• Do not use a generator or appliances if they are wet.
  • Do not store gasoline indoors where the fumes could ignite.
  • Use individual, heavy-duty, outdoor-rated cords to plug in other appliances.

Cooking and Lighting Checklist

  • Use battery-powered flashlights or lanterns.
  • Never use charcoal grills or portable gas camp stoves indoors, where deadly fumes can collect.
  • Avoid using candles as these can lead to house fires. If you do use candles, never leave lit candles unattended.

Food and Safety Checklist

Have a week’s worth of food and safety supplies on hand. If you live far from other people, have more supplies on hand. Make sure you have the following supplies:

  • Drinking water
  • Canned/ready-to-eat food (bread, crackers, dried fruits, etc.)
  • Non-electric can opener
  • Baby food and formula (if necessary)
  • Prescription drugs and other needed medicines
  • First-aid kit
  • Rock salt or calcium chloride to melt ice on walkways
  • Cat litter or sand for added traction on paved surfaces
  • Flashlight and extra batteries
  • Battery-powered lamps or lanterns

Water Checklist

Keep a supply of water on hand. Extreme cold can cause the water pipes in your home to freeze and potentially rupture.

  • In the event of extreme cold, leave all water taps slightly open so they drip continuously.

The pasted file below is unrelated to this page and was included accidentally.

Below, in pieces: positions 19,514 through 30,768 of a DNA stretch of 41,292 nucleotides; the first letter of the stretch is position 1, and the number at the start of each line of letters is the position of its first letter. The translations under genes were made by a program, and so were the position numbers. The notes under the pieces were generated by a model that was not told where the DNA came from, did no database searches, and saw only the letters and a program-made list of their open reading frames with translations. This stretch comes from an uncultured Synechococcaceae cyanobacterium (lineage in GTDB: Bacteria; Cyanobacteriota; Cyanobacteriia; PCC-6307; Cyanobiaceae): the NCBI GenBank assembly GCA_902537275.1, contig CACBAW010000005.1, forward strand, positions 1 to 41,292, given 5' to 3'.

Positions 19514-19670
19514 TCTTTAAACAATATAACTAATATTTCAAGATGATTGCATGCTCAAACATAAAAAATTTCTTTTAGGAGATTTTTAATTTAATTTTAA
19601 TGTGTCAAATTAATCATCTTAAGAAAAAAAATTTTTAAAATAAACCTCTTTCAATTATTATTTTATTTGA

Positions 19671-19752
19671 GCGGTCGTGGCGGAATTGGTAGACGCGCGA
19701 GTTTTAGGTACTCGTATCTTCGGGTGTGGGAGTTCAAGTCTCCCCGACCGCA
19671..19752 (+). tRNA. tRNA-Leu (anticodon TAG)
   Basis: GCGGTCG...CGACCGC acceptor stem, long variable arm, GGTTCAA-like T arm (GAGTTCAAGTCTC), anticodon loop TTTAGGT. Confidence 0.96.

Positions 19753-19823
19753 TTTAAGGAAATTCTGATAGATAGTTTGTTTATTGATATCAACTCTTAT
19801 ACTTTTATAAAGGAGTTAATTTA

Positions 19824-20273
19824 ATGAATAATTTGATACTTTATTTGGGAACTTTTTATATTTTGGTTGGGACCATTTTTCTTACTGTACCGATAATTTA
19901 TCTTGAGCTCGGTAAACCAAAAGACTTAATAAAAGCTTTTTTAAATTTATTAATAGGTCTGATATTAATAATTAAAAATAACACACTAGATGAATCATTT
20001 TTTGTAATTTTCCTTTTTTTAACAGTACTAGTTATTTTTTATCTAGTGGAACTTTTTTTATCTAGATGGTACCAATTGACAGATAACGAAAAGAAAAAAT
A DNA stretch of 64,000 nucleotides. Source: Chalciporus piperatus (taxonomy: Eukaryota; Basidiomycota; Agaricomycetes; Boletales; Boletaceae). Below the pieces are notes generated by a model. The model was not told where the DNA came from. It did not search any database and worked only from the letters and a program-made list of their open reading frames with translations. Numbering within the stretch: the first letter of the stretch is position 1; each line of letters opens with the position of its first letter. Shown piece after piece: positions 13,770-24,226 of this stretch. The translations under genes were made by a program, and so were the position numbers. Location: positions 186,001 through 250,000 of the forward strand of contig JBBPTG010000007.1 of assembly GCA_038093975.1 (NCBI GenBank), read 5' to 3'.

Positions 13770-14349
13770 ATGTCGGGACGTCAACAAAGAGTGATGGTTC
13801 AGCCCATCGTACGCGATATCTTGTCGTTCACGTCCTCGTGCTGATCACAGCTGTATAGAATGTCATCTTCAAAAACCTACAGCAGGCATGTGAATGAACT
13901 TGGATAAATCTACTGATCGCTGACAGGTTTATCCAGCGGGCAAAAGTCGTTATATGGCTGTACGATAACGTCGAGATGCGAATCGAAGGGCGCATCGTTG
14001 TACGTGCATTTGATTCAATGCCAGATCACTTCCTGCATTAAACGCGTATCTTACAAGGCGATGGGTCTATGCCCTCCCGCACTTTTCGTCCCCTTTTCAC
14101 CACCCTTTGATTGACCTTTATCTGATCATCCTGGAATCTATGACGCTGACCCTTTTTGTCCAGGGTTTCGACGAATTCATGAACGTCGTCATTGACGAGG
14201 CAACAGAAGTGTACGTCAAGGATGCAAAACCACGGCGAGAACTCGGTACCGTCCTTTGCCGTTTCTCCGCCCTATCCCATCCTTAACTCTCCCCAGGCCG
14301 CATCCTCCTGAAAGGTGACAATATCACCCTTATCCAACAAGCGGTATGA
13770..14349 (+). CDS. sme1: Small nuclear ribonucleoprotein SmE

• Keep the indoor temperature warm.
  • Allow heated air to flow around/near pipes. Open cabinet doors under the kitchen sink.
  • If your pipes do freeze, don’t try to thaw them with an open flame. Thaw the pipes slowly with warm air from an electric hair dryer.
  • If you cannot thaw your pipes, or if the pipes have broken open, use bottled water or get water from a neighbor’s home.
  • Fill your bathtub with water or have bottled water on hand.
  • In an emergency, if no other water is available, snow can be melted for water. Bringing water to a rolling boil for one minute will kill most germs but won’t get rid of chemicals sometimes found in snow.

Car and Emergency Checklist

Minimize your travel, but if travel is necessary keep the following in your vehicle:

  • Cell phone, portable charger and extra batterieswinter-ready
  • Shovel
  • Windshield scraper
  • Battery-powered radio with extra batteries
  • Flashlight with extra batteries
  • Water
  • Snack food
  • Extra hats, coats and mittens
  • Blankets
  • Chains or rope
  • Tire chains
  • Canned compressed air with sealant for emergency tire repair
  • Road salt and sand
  • Booster cables
  • Emergency flares
  • Brightly-colored flag or help signs
  • First aid kit
  • Tool kit
  • Road maps
  • Compass
  • Waterproof matches and a can to melt snow for water
  • Paper towels


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About the author

Josh Popichak

Josh Popichak is the owner, publisher and editor of Saucon Source. A Lehigh Valley native, he's covered local news since 2005 and previously worked for Berks-Mont News and AOL/Patch. Contact him at